ShortBookandScribes #BookReview – A Place to Call Home by Lizzie Page
A Place to Call Home by Lizzie Page is the second in the Shilling Grange Children’s Home series of books published by Bookouture. It’s available now in paperback, eBook and audiobook. My thanks to the author for very kindly sending me a copy.
Shilling Grange Orphanage, England, 1949. She would do anything to protect the innocent children in her care. But soon they could be sent into danger…
When Clara Newton’s fiancé died during World War Two, she thought her life was over. But now she looks after orphans who, like her, lost everything during the war. Children like sweet little Peg who won’t speak, and Joyce whose body was scarred by polio. Clara loves them all dearly, even though life as a housemother can be lonely – especially now that Ivor, a D-Day war hero with dark brown eyes who once helped with the children, has disappeared…
But then Clara receives some terrible news. The orphanage is going to be sold and the children sent far away. Joyce and Peg will be taken to a notorious home for disabled children. The others will be sent to Australia, where Clara fears they will be mistreated by unknown families. Any day now, the children could lose everything she worked so hard to provide…
With wealthy buyers lined up to purchase Shilling Grange and a ship already docked waiting to carry the children away, Clara is desperate. She must find loving new homes for them quickly, but time is running out… Can she save the orphans before they lose everything all over again? And even if Ivor returns when she needs him the most, will it be too late?
A completely heart-wrenching and unforgettable historical novel, set after the devastation of World War Two. Perfect for fans of Before We Were Yours, Diney Costeloeand The Orphan Sisters.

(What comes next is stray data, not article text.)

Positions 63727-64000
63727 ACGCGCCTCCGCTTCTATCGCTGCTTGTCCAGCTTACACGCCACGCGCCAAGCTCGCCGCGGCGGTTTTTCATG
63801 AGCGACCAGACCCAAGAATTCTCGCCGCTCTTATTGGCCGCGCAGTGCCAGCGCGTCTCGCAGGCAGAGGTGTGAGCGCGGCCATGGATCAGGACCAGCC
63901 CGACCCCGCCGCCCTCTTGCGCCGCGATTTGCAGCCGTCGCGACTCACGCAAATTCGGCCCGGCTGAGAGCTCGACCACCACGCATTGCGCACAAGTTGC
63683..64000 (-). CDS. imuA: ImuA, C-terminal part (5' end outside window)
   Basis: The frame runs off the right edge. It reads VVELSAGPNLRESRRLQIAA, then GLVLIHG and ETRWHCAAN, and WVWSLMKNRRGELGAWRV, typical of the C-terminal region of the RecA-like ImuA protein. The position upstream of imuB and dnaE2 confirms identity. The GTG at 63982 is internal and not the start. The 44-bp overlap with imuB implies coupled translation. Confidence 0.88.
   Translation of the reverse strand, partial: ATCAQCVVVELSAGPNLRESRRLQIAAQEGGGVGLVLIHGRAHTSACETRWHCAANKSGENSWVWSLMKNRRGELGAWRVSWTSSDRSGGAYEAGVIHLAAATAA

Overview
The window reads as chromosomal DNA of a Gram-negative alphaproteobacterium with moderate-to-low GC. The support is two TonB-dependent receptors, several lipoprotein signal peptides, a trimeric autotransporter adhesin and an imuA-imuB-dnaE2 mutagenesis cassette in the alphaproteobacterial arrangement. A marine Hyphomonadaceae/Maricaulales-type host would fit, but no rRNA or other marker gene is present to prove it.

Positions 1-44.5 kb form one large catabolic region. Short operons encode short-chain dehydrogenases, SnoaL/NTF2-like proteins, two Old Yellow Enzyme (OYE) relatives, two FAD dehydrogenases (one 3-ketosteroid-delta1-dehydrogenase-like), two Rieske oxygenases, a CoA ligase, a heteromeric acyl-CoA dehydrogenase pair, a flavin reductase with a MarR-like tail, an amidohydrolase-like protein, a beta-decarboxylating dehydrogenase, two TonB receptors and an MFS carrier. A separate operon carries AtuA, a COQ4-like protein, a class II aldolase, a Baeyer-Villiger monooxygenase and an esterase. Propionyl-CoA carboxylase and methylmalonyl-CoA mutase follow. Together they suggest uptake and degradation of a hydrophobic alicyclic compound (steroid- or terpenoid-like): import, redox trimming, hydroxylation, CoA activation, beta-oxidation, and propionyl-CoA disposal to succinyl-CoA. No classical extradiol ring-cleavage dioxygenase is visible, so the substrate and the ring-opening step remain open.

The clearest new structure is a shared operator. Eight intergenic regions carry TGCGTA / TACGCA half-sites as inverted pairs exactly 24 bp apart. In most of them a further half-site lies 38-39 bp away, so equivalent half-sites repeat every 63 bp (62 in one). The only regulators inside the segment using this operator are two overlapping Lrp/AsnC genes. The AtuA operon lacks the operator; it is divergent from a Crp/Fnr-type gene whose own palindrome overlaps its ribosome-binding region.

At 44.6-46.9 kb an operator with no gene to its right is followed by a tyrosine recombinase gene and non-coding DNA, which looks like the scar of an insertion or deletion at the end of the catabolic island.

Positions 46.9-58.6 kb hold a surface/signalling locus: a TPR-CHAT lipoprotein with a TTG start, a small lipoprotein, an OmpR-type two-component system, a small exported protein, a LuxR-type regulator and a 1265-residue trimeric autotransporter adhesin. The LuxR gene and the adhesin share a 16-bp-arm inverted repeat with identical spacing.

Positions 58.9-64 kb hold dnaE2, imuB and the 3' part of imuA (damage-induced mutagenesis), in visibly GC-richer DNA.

Hurrah for Miss Newton!
Clara Newton is the housemother of Shilling Grange Children’s Home. She had rather a shaky start in the position in book one of this series, The Orphanage, but in this second instalment she’s more sure of herself and what the children in her care need from her. However, bad news is on the horizon and when she learns that the home is to be sold and the children scattered far and wide (Australia no less!) she must try to find them the homes they have been looking for before it’s too late.
She’s also dealing with matters of the heart. The man she fell for in book one has done a disappearing act. Can anyone else live up to him?
A Place to Call Home is another lovely read with writing that just kept pulling me along and characters that were calling out to me to give them my attention. Clara is brilliant. She’s a bit wobbly at times but always manages to save the day one way or another. The children themselves have had their characters built up incredibly well by Lizzie Page, each of them unique and special, and I was rooting for them and Clara to find a solution to the situation they found themselves in.
I do adore Lizzie Page’s writing. I think it’s the inimitable mixture of dry humour, heartbreaking sorrow and stories that seem relatable yet distinctive that makes me love them so much. I’m now really keen to read book three, An Orphan’s Song, and see what’s next for Clara and her brood. A Place to Call Home proved that there’s plenty of life left in the tales of the Shilling Grange gang.
Lizzie loves reading and writing historical fiction and although she enjoys most eras, it is the First World War that has captivated her. Lizzie finds it fascinating primarily because of the massive changes women went through during those very hard years.
Lizzie grew up in a seaside town in Essex then studied politics at University. After graduating, she travelled around the world, aimlessly, mostly teaching Estuary English to unsuspecting students in Paris and Tokyo.
An allergic cat-lover, she lives with husband, three children and cockapoo, Lenny, named after her much-loved late father.